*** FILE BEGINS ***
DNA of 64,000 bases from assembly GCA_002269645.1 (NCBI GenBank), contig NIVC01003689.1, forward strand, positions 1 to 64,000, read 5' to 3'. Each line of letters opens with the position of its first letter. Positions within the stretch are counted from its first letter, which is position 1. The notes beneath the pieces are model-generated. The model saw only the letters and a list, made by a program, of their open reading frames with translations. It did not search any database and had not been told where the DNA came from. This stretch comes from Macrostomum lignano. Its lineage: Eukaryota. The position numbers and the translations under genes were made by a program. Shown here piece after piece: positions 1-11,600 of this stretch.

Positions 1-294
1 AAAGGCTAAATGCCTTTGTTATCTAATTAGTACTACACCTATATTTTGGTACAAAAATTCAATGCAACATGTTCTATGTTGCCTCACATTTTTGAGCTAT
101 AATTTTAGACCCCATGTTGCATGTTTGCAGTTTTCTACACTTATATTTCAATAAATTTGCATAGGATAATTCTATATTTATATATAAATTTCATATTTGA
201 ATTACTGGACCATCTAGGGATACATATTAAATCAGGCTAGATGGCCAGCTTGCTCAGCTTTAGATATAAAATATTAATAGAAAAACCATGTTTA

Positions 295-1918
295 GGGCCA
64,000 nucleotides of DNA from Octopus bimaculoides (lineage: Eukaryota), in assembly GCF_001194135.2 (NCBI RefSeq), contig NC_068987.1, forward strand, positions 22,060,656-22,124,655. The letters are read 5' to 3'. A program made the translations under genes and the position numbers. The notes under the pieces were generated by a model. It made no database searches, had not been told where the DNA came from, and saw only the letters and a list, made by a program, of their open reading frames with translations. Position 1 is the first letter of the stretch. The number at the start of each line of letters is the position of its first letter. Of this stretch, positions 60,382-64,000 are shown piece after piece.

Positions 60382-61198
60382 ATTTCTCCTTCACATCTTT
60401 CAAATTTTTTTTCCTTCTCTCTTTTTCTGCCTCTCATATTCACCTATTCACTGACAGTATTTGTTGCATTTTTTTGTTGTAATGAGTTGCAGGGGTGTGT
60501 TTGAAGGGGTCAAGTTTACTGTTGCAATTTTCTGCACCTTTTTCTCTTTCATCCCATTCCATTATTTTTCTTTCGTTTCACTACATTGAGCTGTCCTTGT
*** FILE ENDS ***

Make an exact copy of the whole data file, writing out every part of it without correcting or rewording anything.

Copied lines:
DNA of 64,000 bases from assembly GCA_002269645.1 (NCBI GenBank), contig NIVC01003689.1, forward strand, positions 1 to 64,000, read 5' to 3'. Each line of letters opens with the position of its first letter. Positions within the stretch are counted from its first letter, which is position 1. The notes beneath the pieces are model-generated. The model saw only the letters and a list, made by a program, of their open reading frames with translations. It did not search any database and had not been told where the DNA came from. This stretch comes from Macrostomum lignano. Its lineage: Eukaryota. The position numbers and the translations under genes were made by a program. Shown here piece after piece: positions 1-11,600 of this stretch.

Positions 1-294
1 AAAGGCTAAATGCCTTTGTTATCTAATTAGTACTACACCTATATTTTGGTACAAAAATTCAATGCAACATGTTCTATGTTGCCTCACATTTTTGAGCTAT
101 AATTTTAGACCCCATGTTGCATGTTTGCAGTTTTCTACACTTATATTTCAATAAATTTGCATAGGATAATTCTATATTTATATATAAATTTCATATTTGA
201 ATTACTGGACCATCTAGGGATACATATTAAATCAGGCTAGATGGCCAGCTTGCTCAGCTTTAGATATAAAATATTAATAGAAAAACCATGTTTA

Positions 295-1918
295 GGGCCA
64,000 nucleotides of DNA from Octopus bimaculoides (lineage: Eukaryota), in assembly GCF_001194135.2 (NCBI RefSeq), contig NC_068987.1, forward strand, positions 22,060,656-22,124,655. The letters are read 5' to 3'. A program made the translations under genes and the position numbers. The notes under the pieces were generated by a model. It made no database searches, had not been told where the DNA came from, and saw only the letters and a list, made by a program, of their open reading frames with translations. Position 1 is the first letter of the stretch. The number at the start of each line of letters is the position of its first letter. Of this stretch, positions 60,382-64,000 are shown piece after piece.

Positions 60382-61198
60382 ATTTCTCCTTCACATCTTT
60401 CAAATTTTTTTTCCTTCTCTCTTTTTCTGCCTCTCATATTCACCTATTCACTGACAGTATTTGTTGCATTTTTTTGTTGTAATGAGTTGCAGGGGTGTGT
60501 TTGAAGGGGTCAAGTTTACTGTTGCAATTTTCTGCACCTTTTTCTCTTTCATCCCATTCCATTATTTTTCTTTCGTTTCACTACATTGAGCTGTCCTTGT